The mental health care crisis in prison is killing women

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Women make up approximately 5% of the overall prison population in the UK yet account for a disproportionate amount of mental health issues experienced within the system.

In June 2015-16, 21% of all incidents of self-harm in prison were by women, while over twice as many women in prison (46%) reported having attempted suicide compared to men in prison (21%): a rate seven times higher than that of the general population.

This is partly because women in prison are often already predisposed to mental health issues, being more likely to experience life factors that lead to mental illness. A 2017 report by Prison Reform Trust found that the majority (57%) of female inmates had been victims of domestic violence, while 53% had experienced emotional, physical or sexual abuse as a child. Women said that police were rarely sympathetic or helpful and did not demonstrate an understanding of the dynamics of abusive relationships.

Some of the most vulnerable women are also some of the most challenging and their care is less well developed than it would be in a man’s prison

Failure to acknowledge this, and often to incorrectly criminalise in place of providing adequate care, creates a damaging status quo that extends into prison.

A quote from the most recent annual report from the HM Chief Inspector of Prisons for England and Wales captures this perfectly: “Some of the most vulnerable women are also some of the most challenging and their care is less well developed than it would be in a man’s prison.”

The Corston report in 2007 criticised the current criminal justice system and outlined the need for a more holistic approach, emphasising how gender-specific policies were needed to address the multiple needs of vulnerable women within the system. But, over a decade later, more than 100 female inmates have died in custody, with little change having been introduced since the report. Of the 93 deaths in women’s prisons between March 2007 and March 2018, 37 were self-inflicted.

While 70% of men and women who die from self-inflicted means whilst in prison have already been identified as having mental health needs even before getting to prison, the way they are treated once inside neither accounts for nor considers this.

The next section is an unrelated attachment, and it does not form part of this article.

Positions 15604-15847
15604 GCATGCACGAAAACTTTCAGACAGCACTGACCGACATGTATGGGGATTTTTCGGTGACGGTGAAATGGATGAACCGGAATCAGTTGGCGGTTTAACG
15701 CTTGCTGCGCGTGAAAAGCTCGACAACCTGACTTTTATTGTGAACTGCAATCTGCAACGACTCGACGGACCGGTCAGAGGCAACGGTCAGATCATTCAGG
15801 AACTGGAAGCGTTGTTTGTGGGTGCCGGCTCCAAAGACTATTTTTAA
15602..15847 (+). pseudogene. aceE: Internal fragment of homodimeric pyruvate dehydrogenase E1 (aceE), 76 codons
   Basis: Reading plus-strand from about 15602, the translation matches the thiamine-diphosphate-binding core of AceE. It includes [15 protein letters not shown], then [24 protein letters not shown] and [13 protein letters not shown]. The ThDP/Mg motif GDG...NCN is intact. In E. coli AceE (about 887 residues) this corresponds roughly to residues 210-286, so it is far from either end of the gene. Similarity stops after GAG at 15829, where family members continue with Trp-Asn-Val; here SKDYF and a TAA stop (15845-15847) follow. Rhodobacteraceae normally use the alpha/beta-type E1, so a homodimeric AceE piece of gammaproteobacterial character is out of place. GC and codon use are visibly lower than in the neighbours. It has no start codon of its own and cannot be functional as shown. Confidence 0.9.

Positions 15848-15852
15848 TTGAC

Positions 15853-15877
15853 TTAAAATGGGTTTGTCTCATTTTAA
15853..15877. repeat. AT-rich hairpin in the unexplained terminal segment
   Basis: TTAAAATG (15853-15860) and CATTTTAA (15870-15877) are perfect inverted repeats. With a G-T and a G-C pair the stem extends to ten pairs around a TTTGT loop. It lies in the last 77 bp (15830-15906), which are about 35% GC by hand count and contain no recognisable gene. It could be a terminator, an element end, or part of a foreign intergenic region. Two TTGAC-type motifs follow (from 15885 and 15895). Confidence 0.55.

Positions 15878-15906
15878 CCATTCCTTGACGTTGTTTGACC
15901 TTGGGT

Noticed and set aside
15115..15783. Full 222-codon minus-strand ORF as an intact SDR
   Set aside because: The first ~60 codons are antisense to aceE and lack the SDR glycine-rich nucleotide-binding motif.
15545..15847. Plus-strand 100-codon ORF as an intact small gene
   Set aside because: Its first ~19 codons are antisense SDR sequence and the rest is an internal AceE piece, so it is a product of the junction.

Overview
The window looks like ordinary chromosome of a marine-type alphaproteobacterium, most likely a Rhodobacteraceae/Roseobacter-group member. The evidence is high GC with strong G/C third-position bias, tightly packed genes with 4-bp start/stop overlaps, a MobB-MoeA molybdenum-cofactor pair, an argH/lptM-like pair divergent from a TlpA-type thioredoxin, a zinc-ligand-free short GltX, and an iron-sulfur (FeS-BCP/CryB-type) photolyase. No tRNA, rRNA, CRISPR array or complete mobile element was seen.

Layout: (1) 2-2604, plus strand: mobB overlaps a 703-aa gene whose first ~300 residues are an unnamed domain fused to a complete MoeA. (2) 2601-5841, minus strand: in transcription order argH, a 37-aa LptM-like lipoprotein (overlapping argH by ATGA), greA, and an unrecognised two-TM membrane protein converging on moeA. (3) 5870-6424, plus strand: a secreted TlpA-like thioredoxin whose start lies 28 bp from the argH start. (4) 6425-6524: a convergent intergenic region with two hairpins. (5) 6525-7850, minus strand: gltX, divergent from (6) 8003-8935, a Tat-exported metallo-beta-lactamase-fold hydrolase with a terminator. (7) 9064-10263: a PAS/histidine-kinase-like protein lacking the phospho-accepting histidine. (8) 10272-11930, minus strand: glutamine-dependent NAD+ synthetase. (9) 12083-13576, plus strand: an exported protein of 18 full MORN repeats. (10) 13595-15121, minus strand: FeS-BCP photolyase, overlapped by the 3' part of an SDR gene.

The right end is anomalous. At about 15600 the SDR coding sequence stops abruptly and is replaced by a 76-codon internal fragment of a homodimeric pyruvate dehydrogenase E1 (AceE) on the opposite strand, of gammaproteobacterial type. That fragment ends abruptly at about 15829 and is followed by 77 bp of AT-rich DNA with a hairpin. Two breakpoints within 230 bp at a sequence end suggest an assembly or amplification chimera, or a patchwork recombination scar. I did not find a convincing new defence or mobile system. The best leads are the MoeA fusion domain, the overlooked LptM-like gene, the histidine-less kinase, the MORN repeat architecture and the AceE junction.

In April 2016, 21-year-old Emily Hartley was found hanged in the grounds of HMP New Hall after being let out to exercise. This had been Hartley’s first time in prison, serving a sentence for arson after setting herself on fire in her bedroom, with her having shown a history of serious mental health issues. The jury heard that Hartley had self-harmed weeks before her death and had been bullied by prison officers. It took prison staff two-and-a-half hours to find her, even though she was meant to be checked on every 30 minutes.

Former female prisoners are 36 times more likely than the general population to commit suicide within a year of being released

Over a decade since the Corston report, these failures must be addressed. Women’s mental health charity Wish, who work with women in prison, held focus groups with women who have experienced the criminal justice system. Women shared how distressing it is for those who have been victims of serious trauma to then be locked up in facilities designed to silence and disempower them. What they said they needed instead was support in being rehabilitated in a system that responds to women’s specific needs, and highlighted the importance of proper staff training.

This support is particularly key when it comes to rehabilitation and women moving from prison back into the community. Former female prisoners are 36 times more likely than the general population to commit suicide within a year of being released. The 2007 Vision for Change report by NIACE and SOVA also found that one-third of people re-offend within 48 hours if left without support. That’s why Wish began our Community Link project in 2002, which supports women as they move from prison or a secure hospital into the community. We need more projects like these so women are not left with a gap in services, which then exacerbate their mental health issues.

We also need to look at whether sending women to prison is the correct action to take in the first place. The women’s prison population in England and Wales more than doubled between 1995 and 2010, with community sentences for women having fallen by nearly half in the last decade.

This is happening despite the London Assembly Police and Crime Committee finding in their recent report that female offenders should be sent to support centres rather than prison. Almost two-thirds of women in prison are on short-term sentences for non-violent crimes, and sending women to specialist women’s centres to support them in the community, rather than sending them to prison, could not only be the answer to stopping the cycling of reoffending, but also to stop the current mental health crisis that exists in women’s prisons.

To find out more about the Women’s Mental Health Network, visit www.womenatwish.org.uk. And you can also fill out the current consultation form which is asking women to share their experience of the mental health system: womensmentalhealthnetwork.com/consultation/

Featured image is of a white brick wall with a metal fence in front of it. The fence extends to only halfway up the wall and has been enlarged and given a blue tinge for artistic effect

Jennifer Richards

Jennifer Richards is an NCTJ-trained journalist and the Communications Officer at Women’s Mental Health charity Wish. She is also a playwright, with her work often reflecting her experience as a disabled women. Jennifer’s found how women’s bodies are typically dismissed as ‘too complex’, but has learnt how vital it is to understand your health and your body.

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